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Arnold Arboretum

Eugenie Beal remembered at Weld Hill Research Building on September 26

September 20, 2013

Genie Beal in Bussey Brook Meadow

Genie Beal in Bussey Brook Meadow at the Arnold Arboretum; photo by Peter Vanderwarker.

Eugenie (Genie) Beal, a major force in green space conservation efforts in Boston since the 1970s, passed away on August 28 at age 92. A dynamic and tireless advocate for preserving open space from development, Ms. Beal will be remembered at a memorial service at the Arnold Arboretum’s Weld Hill Research Building on Thursday, September 26 at 11am. The service is open to the public,and guests may park along the inner roads of the Arboretum’s Peters Hill, located on Bussey Street near its intersection with Walter Street at the southern (Roslindale) border of the Arboretum’s historical landscape (see directions to Peters Hill). A shuttle bus will be available to transport guests from the parking area on Peters Hill to the memorial service at the Weld Hill Research Building. Guests are advised to arrive early to allow for parking and shuttle service. The lot at Weld Hill will be reserved as handicap parking only (see directions to handicap parking).

At the Arnold Arboretum, Genie Beal is best remembered for leading efforts with husband John Blackwell to incorporate parcels of City- and Harvard-owned property known as Bussey Brook Meadow into the Arnold Arboretum indenture for public use, study, and enjoyment. Through funding by the Arboretum Park Conservancy (APC), a group she founded with husband John Blackwell, this “urban wild” also became accessible to visitors through the creation of the Blackwell Footpath traversing the meadow from Washington Street at Forest Hills to the Arboretum’s South Street Gate. Through the commitment of Genie and her associates at the APC, the non-profit advocacy group has remained dedicated to improving the site, erecting gateways at both ends of the footpath, conducting a botanical survey, and funding interpretive signage to educate visitors on the parcel’s wildlife and ecology.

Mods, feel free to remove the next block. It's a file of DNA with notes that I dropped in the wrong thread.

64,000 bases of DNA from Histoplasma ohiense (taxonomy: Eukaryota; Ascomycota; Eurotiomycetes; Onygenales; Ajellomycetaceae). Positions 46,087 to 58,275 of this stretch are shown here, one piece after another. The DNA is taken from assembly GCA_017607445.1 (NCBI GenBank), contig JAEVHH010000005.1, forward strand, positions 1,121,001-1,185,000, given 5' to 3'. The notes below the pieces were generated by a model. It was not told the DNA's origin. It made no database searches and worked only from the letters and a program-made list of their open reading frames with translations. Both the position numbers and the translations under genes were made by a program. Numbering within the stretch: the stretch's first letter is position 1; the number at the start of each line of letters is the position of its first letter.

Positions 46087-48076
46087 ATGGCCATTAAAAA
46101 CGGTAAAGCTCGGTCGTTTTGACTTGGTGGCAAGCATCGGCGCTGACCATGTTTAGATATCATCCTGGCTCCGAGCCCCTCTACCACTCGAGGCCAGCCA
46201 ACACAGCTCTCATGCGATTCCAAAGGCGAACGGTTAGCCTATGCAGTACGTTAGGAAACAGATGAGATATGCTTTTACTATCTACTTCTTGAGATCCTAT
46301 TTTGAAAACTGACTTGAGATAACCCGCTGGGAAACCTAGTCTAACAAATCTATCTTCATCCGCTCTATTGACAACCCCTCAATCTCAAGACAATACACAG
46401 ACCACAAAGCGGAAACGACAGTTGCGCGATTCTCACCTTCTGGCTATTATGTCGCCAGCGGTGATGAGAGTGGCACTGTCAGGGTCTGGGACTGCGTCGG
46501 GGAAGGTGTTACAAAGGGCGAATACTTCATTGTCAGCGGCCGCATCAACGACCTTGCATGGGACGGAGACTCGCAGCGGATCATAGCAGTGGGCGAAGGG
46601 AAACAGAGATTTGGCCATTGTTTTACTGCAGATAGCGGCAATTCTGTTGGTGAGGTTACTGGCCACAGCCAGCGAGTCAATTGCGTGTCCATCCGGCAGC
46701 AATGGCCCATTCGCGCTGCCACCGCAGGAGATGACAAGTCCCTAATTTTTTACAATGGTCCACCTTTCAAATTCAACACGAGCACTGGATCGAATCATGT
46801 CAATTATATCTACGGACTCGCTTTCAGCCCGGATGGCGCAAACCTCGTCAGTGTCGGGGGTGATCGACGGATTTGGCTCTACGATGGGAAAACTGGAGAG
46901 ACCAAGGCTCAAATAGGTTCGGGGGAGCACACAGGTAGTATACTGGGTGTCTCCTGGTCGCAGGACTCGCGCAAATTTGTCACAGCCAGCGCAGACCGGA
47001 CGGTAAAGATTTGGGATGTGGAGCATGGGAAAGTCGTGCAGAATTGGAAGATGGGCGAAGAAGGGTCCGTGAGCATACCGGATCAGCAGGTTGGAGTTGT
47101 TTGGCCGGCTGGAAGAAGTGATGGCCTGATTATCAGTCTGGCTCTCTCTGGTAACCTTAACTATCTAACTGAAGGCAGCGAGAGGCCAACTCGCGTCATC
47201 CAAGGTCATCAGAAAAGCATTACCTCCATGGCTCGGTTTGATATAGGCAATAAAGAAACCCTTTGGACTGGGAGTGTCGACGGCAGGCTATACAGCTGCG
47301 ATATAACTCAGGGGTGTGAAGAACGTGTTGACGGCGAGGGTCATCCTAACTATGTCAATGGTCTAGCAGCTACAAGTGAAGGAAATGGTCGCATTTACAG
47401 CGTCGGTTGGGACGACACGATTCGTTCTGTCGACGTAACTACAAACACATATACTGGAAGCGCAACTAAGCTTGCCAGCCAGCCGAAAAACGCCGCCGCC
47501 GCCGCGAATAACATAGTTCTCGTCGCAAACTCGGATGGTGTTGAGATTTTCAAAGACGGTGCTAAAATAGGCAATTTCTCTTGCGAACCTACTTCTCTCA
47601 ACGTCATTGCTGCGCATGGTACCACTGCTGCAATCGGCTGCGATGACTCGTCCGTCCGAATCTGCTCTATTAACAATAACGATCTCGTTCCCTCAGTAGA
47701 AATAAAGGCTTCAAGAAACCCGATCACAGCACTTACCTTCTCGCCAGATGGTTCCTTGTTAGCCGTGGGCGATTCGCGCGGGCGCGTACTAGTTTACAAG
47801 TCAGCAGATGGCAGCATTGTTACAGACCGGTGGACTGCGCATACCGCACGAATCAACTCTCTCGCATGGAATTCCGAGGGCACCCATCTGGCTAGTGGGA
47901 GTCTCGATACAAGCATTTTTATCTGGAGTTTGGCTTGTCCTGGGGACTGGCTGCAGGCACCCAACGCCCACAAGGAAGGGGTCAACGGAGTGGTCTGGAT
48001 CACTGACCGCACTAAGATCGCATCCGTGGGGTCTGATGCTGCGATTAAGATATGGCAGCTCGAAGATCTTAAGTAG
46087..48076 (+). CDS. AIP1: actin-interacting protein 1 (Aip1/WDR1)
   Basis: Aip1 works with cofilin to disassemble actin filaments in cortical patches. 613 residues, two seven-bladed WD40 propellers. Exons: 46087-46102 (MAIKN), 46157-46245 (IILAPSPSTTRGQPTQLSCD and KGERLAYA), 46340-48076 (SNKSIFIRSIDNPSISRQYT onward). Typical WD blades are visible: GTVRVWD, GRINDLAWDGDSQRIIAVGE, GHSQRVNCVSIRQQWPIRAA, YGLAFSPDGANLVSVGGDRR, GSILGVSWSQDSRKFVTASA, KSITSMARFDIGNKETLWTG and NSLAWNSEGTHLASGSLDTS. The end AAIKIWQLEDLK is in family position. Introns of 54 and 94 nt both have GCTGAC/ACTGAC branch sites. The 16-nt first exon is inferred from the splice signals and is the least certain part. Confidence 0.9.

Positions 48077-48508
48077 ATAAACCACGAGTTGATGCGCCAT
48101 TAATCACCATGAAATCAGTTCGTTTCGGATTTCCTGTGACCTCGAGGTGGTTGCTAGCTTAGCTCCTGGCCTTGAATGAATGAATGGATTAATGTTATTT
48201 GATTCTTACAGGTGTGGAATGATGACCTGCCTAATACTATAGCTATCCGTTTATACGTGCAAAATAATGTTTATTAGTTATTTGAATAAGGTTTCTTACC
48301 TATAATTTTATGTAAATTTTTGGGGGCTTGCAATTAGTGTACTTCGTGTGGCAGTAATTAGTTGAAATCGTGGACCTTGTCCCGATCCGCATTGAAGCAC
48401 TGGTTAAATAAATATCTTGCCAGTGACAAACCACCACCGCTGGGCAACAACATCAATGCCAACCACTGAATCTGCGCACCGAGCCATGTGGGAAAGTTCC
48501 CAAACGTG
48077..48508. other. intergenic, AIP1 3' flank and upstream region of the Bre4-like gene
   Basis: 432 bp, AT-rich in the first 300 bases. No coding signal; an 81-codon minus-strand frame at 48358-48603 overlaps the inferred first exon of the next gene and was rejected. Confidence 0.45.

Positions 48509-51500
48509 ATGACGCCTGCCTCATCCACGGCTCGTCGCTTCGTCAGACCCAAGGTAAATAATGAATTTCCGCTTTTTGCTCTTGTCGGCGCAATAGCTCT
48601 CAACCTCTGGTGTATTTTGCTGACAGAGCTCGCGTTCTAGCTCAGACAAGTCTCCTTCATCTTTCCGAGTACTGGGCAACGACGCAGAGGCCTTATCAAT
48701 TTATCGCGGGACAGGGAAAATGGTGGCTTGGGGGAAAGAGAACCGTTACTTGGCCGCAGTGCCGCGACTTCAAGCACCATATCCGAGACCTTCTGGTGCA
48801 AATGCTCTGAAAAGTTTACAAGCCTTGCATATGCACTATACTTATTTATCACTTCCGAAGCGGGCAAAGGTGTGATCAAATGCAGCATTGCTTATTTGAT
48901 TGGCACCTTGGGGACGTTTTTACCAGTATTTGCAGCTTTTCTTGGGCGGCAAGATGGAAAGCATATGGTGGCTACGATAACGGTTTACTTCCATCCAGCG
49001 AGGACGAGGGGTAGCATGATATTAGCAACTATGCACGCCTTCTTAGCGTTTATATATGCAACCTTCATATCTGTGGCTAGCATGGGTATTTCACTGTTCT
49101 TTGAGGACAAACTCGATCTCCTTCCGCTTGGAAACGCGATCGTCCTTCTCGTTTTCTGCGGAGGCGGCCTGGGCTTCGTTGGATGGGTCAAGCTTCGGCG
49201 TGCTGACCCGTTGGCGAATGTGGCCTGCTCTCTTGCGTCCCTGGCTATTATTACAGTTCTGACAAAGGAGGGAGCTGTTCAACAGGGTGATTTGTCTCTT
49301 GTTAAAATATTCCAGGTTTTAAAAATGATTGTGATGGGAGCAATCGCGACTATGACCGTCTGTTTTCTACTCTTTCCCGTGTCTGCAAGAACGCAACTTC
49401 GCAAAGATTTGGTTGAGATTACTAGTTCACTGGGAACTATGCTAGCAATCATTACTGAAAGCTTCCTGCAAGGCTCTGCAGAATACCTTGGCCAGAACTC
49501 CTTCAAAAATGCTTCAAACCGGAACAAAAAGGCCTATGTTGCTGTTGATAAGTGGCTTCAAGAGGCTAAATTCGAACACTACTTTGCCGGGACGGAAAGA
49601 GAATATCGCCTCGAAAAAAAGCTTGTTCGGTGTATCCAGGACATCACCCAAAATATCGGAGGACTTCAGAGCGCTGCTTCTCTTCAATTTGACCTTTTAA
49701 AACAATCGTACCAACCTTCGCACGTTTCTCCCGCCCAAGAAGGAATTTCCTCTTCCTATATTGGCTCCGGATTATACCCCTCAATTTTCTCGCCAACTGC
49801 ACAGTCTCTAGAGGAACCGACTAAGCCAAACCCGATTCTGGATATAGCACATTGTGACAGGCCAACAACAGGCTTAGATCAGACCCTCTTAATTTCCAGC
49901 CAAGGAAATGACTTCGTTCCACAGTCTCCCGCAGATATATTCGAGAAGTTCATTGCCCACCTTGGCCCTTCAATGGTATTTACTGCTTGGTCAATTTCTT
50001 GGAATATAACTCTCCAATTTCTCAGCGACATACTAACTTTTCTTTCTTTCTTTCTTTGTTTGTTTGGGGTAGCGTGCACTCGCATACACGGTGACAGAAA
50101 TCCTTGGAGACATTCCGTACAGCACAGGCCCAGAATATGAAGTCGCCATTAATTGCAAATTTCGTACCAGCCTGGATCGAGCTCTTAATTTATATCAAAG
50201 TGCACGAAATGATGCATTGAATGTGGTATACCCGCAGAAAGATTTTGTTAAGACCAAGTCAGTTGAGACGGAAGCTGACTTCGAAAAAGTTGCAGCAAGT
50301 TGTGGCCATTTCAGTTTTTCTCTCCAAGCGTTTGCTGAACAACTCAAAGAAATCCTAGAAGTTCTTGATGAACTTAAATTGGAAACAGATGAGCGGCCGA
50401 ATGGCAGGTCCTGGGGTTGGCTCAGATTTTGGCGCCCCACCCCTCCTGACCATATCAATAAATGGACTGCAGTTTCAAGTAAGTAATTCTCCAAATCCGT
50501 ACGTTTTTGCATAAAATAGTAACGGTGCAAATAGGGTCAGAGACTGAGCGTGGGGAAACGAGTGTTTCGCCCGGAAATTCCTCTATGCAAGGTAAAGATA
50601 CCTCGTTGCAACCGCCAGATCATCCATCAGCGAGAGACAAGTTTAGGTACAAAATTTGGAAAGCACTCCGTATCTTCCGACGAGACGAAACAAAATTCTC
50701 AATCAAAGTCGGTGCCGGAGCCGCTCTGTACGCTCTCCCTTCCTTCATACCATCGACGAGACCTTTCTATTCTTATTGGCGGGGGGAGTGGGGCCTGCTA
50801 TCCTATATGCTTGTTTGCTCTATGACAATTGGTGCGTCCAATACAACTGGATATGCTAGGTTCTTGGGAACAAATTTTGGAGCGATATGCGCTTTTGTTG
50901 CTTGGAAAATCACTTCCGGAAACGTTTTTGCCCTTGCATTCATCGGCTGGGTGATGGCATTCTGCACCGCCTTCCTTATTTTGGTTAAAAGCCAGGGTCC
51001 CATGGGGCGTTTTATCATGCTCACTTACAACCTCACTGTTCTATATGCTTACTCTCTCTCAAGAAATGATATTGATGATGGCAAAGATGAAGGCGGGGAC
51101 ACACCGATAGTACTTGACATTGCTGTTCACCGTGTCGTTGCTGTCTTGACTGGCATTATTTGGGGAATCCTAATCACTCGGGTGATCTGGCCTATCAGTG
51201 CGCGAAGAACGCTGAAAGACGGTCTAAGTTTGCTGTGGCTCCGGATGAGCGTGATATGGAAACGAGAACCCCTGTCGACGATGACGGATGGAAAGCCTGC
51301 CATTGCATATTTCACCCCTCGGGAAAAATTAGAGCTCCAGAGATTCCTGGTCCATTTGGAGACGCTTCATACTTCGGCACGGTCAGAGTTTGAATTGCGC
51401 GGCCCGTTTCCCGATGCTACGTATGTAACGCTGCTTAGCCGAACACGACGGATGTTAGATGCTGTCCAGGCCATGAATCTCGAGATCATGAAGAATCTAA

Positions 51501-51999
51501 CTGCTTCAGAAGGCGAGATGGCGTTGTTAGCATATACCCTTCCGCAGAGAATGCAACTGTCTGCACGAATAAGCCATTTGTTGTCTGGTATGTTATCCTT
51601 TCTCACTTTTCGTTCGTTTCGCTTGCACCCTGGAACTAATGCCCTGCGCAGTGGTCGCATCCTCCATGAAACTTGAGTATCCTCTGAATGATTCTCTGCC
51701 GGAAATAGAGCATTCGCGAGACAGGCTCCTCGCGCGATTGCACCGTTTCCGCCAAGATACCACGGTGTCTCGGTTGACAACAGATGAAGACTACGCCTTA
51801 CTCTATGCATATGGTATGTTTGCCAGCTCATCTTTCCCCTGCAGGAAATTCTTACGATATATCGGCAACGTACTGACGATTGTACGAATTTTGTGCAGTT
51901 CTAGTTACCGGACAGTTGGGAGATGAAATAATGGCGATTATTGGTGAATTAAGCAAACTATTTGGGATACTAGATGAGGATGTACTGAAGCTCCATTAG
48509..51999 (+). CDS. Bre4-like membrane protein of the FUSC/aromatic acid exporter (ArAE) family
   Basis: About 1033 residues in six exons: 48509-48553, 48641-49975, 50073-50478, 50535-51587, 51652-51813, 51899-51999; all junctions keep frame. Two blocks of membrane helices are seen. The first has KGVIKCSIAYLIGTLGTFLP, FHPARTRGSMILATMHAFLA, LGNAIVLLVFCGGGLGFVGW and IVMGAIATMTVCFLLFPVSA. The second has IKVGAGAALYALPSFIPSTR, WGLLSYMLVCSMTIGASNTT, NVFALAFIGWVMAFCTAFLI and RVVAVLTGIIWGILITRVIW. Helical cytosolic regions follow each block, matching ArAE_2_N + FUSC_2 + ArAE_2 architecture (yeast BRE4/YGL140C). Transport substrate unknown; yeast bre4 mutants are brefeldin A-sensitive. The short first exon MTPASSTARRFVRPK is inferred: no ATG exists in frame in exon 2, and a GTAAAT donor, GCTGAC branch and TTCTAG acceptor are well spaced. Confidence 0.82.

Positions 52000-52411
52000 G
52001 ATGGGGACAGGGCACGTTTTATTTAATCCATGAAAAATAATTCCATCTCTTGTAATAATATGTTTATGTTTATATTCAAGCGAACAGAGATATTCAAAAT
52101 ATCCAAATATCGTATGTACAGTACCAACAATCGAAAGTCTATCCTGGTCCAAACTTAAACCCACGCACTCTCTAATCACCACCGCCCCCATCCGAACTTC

Called “the mother of green space in the City of Boston” by Mayor Thomas Menino, Genie was a leading advocate for preserving open space throughout greater Boston for four decades. Working with equal comfort and effectiveness at both the official and grassroots levels, Genie’s achievements include serving as the first director of Boston’s Environment Department, co-founding with John Blackwell the Boston Natural Areas Network and serving as its chair, and helping to launch the Emerald Necklace Conservancy and the Boston Greenspace Alliance. She was honored for her trailblazing work as the inaugural recipient in 2005 of the Justine Mee Liff Spirit Award, presented by the Emerald Necklace Conservancy in honor of the late Boston Parks commissioner. She was also recognized by the Trustees of Reservations as recipient of the Charles Eliot Award, and by the American Society of Landscape Architects with the LaGasse Medal.

Read the Boston Globe obituary.


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